A grand Washington ritual became a potential casualty of the partial government shutdown as House Speaker Nancy Pelosi asked President Donald Trump to postpone his January 29 State of the Union speech.
Homeland Security Secretary Kirstjen Nielsen said on Twitter her department and the Secret Service were prepared to handle a presidential speech at the Capitol.
"Since the start of modern budgeting in Fiscal Year 1977, a State of the Union address has never been delivered during a government shutdown", Pelosi wrote.
Presidents traditionally deliver their State of the Union messages at the invitation of the House speaker, although as Pelosi noted in her letter, until the Wilson administration most simply sent written messages to lawmakers.
A top House Republican, Louisiana's Steve Scalise (skuh-LEES'), tweets that Democrats are interested only in obstruction.
Meanwhile a group of Republican senators headed to the White House later Wednesday.More news: TSA staffing shortages hit nation's busiest airports amid government shutdown
House Democratic leaders said they did not tell members to boycott Trump's lunch but had pressed those invited to consider whether the talks would be merely a photo-op for Trump. Last week, he said in an interview on PBS' "NewsHour" that furloughed federal workers who are not getting paid during the shutdown are "better off" because they didn't have to use vacation days around the holidays.
We're going to keep lifting up the voices of those who are impacted by President Trump and Republican Senators' shutdown.
Talks between President Trump and Democratic congressional leaders broke down a week ago when Trump walked out of a meeting with top Democrats after Pelosi told the president she would not be willing to cede to the president's demand for wall funding if the government reopened. "I'm not for a wall", Pelosi said twice, mouthing the statement a third time for effect.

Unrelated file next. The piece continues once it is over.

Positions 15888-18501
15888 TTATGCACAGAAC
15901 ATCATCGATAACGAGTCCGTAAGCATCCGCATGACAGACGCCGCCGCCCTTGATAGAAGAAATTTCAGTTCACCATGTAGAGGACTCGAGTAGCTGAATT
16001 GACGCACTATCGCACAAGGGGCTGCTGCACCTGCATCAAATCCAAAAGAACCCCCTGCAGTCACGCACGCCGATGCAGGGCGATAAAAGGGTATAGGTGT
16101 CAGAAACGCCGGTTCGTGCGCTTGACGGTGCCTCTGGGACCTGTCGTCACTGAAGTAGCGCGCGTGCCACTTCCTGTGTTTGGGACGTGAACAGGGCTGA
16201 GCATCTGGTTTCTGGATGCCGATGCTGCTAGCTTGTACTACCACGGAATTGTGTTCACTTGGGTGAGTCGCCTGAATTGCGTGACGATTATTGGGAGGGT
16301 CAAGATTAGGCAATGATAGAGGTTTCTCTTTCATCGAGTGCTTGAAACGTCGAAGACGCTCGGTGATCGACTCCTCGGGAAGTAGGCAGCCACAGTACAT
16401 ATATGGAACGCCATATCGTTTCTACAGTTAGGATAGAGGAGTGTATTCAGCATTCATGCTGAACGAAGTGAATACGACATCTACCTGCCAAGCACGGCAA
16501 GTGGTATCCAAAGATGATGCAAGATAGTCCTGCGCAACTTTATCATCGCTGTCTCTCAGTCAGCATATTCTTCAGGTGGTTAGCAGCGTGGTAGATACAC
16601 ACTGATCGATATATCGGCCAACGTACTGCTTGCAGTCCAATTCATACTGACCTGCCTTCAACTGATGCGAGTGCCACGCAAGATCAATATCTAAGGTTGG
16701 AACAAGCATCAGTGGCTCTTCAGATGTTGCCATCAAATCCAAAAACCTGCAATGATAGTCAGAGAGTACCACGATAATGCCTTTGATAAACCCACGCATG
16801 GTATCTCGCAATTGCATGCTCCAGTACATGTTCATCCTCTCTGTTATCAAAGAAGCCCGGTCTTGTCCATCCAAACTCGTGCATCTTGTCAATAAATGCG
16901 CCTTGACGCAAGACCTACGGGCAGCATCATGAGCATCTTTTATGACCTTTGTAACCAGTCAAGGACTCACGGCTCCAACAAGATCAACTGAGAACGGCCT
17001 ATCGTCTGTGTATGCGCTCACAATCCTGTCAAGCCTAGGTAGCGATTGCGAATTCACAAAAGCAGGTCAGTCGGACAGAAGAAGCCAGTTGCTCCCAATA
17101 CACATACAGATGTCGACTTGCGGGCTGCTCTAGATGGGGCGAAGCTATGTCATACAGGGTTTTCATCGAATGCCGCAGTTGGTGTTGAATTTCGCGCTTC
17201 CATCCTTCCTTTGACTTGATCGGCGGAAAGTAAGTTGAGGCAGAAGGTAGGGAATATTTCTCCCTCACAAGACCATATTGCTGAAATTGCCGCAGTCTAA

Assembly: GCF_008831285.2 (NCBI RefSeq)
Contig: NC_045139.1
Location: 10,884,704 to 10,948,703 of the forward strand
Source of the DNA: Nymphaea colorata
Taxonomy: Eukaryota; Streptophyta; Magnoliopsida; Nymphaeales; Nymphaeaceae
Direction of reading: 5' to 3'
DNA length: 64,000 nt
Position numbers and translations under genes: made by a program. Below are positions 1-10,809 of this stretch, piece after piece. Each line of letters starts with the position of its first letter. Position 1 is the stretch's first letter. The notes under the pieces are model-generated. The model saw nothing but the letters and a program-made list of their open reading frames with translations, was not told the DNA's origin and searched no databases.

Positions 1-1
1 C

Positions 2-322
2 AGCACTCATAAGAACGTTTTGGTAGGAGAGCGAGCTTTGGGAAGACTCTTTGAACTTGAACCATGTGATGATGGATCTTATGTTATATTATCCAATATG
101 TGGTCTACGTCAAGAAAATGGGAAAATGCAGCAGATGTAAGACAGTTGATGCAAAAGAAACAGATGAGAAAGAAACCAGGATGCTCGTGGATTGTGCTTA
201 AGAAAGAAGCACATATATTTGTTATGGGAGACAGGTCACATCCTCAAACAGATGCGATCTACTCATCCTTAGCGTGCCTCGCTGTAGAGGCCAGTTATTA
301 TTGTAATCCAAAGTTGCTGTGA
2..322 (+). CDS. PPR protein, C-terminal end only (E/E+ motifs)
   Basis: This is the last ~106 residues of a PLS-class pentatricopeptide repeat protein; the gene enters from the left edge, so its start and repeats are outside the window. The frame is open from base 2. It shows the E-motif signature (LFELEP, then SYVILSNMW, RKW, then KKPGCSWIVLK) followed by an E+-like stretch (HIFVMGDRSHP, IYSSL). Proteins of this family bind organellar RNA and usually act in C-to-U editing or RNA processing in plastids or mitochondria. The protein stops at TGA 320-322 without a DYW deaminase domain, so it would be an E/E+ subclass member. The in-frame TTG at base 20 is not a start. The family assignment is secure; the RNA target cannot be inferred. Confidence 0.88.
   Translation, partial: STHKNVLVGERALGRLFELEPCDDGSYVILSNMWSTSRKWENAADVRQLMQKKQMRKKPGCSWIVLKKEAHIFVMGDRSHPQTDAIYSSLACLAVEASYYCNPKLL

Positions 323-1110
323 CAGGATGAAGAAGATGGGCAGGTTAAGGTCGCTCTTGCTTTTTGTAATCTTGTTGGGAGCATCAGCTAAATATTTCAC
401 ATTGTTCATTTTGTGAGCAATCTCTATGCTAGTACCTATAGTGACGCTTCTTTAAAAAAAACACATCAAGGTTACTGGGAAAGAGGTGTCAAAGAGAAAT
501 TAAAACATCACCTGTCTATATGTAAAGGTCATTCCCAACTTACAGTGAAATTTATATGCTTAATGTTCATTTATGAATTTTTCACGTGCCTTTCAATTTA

President TrumpDonald John TrumpVeterans groups demand end to shutdown: "Get your act together" Brown launches tour in four early nominating states amid 2020 consideration Pence on border wall: Trump won't be "deterred" by Dem "obstruction" MORE on Wednesday signed a bill guaranteeing back-pay to federal workers furloughed during the partial government shutdown that began in December.
On Monday, House Appropriations Committee Chairwoman Nita Lowey introduced the funding bill, along with a separate stopgap measure that would provide funding to the government through February 28, which is expected to come to the floor on Thursday, as per the report.
At the same time, the president hosted a bipartisan group of House members to discuss finding a solution to the impasse.
Underscoring that, Sen. Mike Rounds, R-S.D., said Republicans were divided over a proposal by Sens. He'd think the pressure tactic had worked, and he'd have plenty of opportunities to do the same in the near future, they say. Lindsey Graham, R-S.C., and Chris Coons, D-Del., for a three-week respite from the shutdown while negotiators seek agreement on wall money.